Talking to Your Children About Your Ovarian Cancer Diagnosis
No matter how old or young your children are, you have probably figured out that your children are pretty sensitive to your demeanor and mood. Even as babies, children can pick up on tension and stress in their parents and often respond in a similar manner. In fact, research has actually shown that children often sense something is wrong with a parent long before they have been told about it.
Although there is no perfect time to tell your children what is going on, try to avoid waiting too long. If you try to hide your illness or keep it a secret, your children can be deeply hurt if they find out that you've kept this from them. This can also make it difficult for them to trust you. While you don't want to wait too long, you may want to wait until you have a second opinion and fairly definitive information on the stage of your cancer and treatment plan.
If possible, try to talk to your children with your spouse or partner present. If you are a single mother, having a close friend or family member there for support can help make it easier on you as well. Try to talk to your children in an environment that makes them feel safe, such as your home. Doing this fairly early on in your treatment can help to avoid having to talk to them while you are hospitalized.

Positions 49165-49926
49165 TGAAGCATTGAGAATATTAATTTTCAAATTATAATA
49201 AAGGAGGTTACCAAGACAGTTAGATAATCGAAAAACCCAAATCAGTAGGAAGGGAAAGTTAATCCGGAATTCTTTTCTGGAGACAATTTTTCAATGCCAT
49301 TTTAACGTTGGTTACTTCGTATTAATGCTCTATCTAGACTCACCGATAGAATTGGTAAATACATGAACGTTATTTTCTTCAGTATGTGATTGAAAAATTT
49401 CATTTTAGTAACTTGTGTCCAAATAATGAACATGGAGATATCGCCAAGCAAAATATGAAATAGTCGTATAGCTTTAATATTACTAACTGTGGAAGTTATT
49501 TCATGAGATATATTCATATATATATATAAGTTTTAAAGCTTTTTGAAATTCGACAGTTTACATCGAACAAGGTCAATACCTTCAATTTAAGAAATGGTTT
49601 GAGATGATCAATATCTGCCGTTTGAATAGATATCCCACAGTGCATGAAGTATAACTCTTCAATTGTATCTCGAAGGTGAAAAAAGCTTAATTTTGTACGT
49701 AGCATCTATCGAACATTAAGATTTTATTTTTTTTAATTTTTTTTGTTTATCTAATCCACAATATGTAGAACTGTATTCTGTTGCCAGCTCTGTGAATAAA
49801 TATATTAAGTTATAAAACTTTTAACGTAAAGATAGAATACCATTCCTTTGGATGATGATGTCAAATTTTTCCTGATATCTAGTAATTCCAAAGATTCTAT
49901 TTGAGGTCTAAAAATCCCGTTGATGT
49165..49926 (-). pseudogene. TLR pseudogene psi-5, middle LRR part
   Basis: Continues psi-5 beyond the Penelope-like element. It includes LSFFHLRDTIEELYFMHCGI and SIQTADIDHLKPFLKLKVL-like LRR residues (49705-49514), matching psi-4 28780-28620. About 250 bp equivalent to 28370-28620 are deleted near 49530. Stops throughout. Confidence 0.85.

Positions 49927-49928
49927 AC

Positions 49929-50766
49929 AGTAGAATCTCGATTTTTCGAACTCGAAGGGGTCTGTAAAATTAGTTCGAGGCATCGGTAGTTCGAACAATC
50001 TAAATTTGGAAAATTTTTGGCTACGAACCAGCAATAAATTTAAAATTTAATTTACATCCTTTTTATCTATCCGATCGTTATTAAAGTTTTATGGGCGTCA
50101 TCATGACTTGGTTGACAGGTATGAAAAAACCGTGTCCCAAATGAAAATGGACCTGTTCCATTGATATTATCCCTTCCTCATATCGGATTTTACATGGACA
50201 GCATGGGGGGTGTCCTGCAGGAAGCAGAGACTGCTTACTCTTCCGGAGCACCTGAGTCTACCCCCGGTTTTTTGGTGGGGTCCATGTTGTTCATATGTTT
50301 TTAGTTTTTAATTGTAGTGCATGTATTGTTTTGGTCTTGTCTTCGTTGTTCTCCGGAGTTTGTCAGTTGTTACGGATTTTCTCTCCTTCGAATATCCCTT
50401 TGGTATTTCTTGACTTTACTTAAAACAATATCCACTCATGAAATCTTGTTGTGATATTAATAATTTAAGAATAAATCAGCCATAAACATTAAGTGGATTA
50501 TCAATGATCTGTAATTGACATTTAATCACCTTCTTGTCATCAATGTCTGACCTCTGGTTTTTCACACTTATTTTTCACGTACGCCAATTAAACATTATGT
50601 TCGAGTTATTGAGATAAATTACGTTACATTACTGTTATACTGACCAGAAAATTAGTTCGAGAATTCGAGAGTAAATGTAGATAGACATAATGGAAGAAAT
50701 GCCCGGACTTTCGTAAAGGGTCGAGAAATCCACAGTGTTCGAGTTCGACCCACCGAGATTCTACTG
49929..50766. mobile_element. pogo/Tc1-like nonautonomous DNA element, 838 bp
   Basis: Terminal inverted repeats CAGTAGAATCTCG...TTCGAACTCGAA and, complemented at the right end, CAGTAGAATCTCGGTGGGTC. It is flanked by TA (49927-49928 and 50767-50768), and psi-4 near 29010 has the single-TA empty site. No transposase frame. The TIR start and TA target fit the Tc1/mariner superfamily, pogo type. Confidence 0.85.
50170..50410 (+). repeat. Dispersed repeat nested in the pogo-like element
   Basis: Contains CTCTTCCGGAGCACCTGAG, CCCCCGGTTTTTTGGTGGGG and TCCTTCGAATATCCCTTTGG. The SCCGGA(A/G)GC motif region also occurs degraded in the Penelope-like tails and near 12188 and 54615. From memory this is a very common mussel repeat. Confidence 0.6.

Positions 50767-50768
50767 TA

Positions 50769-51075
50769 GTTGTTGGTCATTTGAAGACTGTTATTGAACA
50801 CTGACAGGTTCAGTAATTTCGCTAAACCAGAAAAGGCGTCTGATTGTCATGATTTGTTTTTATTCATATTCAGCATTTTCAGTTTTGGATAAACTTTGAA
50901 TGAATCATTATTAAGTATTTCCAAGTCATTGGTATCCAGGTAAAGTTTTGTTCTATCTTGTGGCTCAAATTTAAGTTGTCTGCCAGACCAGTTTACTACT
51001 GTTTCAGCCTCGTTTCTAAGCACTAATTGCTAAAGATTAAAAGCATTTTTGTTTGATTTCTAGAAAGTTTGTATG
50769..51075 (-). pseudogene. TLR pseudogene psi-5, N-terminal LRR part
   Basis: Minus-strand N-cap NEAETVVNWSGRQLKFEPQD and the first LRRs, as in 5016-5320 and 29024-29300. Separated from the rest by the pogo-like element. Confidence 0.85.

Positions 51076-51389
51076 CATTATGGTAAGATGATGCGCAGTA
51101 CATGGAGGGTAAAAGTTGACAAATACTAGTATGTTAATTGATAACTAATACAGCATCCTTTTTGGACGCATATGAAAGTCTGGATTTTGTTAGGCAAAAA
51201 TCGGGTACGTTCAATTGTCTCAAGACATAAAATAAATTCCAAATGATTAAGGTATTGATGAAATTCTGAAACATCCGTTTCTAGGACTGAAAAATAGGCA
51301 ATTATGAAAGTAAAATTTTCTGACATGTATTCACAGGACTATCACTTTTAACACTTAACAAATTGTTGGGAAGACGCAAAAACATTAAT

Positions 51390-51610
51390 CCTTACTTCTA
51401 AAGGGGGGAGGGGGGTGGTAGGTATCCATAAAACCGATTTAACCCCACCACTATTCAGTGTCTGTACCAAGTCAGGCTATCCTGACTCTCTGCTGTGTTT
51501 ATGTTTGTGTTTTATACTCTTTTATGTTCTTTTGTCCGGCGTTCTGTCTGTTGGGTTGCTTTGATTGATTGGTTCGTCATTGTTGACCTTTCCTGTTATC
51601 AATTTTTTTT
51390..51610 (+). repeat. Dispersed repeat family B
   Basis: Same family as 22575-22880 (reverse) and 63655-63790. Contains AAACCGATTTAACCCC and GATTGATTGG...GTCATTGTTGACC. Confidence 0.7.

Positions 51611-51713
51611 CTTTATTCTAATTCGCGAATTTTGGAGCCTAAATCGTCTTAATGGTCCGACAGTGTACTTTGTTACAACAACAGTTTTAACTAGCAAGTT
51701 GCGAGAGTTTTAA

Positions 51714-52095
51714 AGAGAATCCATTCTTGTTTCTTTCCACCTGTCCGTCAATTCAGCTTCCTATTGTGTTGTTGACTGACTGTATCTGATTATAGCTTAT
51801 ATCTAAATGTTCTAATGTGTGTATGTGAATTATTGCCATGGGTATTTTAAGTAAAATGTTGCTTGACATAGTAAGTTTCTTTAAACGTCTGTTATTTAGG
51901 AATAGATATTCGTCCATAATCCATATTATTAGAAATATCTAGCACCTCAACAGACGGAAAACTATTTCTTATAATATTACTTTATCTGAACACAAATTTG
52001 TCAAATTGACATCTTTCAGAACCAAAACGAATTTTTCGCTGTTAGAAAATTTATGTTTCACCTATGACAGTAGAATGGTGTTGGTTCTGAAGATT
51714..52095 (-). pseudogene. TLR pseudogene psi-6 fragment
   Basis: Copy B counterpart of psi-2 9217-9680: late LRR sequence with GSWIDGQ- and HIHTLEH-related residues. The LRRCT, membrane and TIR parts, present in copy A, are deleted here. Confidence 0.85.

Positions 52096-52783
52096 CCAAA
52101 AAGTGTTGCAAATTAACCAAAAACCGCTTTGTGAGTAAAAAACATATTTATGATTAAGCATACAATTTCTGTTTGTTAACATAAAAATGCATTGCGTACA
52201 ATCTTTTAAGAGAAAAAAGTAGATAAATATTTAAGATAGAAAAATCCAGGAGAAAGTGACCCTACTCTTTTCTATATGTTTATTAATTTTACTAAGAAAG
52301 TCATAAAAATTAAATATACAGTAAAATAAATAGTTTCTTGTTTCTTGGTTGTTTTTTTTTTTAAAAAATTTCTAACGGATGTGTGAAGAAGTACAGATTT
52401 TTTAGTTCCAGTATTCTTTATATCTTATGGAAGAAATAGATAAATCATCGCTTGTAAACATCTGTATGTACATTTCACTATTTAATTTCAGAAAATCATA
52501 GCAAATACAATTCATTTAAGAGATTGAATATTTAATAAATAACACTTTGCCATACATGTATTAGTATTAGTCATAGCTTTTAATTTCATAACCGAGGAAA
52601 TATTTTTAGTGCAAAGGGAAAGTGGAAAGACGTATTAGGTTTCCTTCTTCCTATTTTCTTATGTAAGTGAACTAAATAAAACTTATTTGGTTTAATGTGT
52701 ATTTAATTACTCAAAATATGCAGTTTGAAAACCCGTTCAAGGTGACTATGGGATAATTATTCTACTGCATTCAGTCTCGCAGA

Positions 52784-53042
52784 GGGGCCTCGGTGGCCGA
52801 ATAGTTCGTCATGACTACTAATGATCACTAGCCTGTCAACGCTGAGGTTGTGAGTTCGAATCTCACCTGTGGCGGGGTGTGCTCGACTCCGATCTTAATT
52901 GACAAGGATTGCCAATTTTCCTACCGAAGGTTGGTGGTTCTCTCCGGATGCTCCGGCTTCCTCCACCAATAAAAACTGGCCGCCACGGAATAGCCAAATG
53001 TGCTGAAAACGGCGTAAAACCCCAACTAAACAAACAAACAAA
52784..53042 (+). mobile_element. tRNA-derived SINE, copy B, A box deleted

Also, try to pick a time when your children are well rested and you can have plenty of uninterrupted time with them. Turn off the cell phones, television, and other potential distractions so that you can have some quality quiet time to talk to them and answer any questions or concerns they may have.